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June 1918: Germans at the Gates of Paris

 

As June dawned a hundred years ago, the crisis of the War was unfolding for the Allies.  The offensive code named Operation Blucher undertaken at the end of May had been a success with the Germans now only thirty-nine miles from Paris at Belleau Wood.  The French government began planning for the evacuation of government officials and offices to Bordeaux.  The Germans were now back on the river Marne where they had been repulsed in 1914.  Having taken 50,000 French troops prisoners, the German offensive initiated a sense of panic in Paris, exacerbated by random bombardment of the City of Lights by German long range guns.  The iron dice of war were rolling and the situation was in flux after four years of stasis on the Western Front.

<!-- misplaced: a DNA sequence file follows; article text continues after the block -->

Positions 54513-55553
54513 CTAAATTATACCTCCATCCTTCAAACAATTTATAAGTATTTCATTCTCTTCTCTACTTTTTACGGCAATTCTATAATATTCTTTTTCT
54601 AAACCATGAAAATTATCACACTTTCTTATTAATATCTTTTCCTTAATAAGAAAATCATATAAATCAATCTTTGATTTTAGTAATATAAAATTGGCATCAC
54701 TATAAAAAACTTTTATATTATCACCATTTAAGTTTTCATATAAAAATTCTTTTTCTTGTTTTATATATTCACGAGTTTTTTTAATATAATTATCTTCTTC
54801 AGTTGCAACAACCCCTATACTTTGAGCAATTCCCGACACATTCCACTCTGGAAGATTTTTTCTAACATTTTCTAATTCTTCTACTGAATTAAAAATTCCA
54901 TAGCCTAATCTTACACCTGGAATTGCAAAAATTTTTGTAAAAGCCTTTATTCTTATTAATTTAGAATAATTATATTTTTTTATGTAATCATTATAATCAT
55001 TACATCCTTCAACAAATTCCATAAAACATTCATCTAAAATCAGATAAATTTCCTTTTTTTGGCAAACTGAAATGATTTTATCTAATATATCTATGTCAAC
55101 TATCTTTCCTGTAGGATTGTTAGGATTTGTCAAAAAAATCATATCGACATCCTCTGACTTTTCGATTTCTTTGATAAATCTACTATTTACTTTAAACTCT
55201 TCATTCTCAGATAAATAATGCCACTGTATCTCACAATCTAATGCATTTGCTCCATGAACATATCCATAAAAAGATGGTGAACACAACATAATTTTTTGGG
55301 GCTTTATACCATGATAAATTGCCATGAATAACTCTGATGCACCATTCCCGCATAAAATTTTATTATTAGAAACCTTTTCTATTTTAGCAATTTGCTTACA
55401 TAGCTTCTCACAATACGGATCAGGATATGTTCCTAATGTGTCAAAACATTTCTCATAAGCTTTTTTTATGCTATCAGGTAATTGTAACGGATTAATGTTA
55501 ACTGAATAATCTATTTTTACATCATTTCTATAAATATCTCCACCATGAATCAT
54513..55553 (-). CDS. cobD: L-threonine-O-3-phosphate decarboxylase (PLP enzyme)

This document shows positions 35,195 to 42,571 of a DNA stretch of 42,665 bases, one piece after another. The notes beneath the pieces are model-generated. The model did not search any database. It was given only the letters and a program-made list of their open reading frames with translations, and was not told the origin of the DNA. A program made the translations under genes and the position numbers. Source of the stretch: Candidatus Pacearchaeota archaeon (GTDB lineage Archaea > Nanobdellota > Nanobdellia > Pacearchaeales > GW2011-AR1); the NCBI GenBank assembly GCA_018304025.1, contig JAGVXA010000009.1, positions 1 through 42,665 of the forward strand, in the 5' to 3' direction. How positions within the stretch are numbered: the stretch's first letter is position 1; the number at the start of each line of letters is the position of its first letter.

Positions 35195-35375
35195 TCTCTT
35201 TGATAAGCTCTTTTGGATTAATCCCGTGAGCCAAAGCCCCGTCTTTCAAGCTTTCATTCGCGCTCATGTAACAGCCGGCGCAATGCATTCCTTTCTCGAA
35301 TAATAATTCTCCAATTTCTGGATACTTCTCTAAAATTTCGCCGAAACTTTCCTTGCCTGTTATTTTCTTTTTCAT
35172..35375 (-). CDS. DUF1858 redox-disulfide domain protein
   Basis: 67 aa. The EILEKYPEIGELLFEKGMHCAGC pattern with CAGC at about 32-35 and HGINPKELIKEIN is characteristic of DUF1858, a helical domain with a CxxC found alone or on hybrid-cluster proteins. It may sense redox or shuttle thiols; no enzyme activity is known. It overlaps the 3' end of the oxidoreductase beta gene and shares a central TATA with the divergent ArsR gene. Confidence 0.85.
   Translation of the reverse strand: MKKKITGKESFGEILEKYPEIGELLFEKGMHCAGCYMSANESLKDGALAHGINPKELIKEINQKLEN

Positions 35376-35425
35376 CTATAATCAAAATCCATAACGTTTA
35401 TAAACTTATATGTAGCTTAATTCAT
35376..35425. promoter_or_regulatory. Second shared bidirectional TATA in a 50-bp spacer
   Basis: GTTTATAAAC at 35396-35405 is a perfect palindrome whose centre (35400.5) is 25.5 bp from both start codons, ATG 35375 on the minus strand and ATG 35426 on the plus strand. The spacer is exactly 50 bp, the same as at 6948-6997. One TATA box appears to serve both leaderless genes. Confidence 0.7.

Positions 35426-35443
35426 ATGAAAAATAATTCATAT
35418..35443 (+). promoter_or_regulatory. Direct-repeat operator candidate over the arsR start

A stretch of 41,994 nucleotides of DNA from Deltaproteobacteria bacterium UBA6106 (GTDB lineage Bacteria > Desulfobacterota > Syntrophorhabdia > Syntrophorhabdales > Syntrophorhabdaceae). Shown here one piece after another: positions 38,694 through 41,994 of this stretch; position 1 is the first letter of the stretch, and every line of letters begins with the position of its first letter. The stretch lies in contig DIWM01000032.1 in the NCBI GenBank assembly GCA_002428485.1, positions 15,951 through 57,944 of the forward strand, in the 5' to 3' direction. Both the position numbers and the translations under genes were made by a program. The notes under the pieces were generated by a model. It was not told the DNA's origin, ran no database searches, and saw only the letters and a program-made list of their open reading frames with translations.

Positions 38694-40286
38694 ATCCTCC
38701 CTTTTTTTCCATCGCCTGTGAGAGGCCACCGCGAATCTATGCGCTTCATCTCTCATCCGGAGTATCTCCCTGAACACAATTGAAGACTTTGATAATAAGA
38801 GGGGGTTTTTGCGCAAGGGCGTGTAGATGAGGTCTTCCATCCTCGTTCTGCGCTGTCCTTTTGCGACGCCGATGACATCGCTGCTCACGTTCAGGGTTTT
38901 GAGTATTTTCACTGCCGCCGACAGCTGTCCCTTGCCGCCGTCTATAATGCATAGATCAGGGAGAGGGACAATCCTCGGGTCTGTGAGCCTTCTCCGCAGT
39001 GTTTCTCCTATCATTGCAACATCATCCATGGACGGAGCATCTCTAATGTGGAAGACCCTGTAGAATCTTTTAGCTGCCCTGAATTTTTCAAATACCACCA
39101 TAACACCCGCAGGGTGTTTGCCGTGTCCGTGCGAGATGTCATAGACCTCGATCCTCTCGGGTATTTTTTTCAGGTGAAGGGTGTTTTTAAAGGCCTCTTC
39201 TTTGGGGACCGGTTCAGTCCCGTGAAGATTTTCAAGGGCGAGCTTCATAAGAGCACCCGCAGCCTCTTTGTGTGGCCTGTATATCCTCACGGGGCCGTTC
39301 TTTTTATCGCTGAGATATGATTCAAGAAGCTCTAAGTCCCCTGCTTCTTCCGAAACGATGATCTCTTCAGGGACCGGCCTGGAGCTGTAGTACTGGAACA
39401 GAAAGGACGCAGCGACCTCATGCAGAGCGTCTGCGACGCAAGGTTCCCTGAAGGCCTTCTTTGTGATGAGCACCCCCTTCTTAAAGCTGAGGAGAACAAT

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Donald R. McClarey

Cradle Catholic. Active in the pro-life movement since 1973. Father of three and happily married for 35 years. Small town lawyer and amateur historian. Former president of the board of directors of the local crisis pregnancy center for a decade.

One Comment

  1. A number of years ago we owned a farmhouse in Virginia that was built in 1820. In it we found an old newspaper clipping reporting Germans advancing on Paris. At first I thought it was from World War II. Then I read about Ludendorff and Hindenburg and realized it was from 1918.

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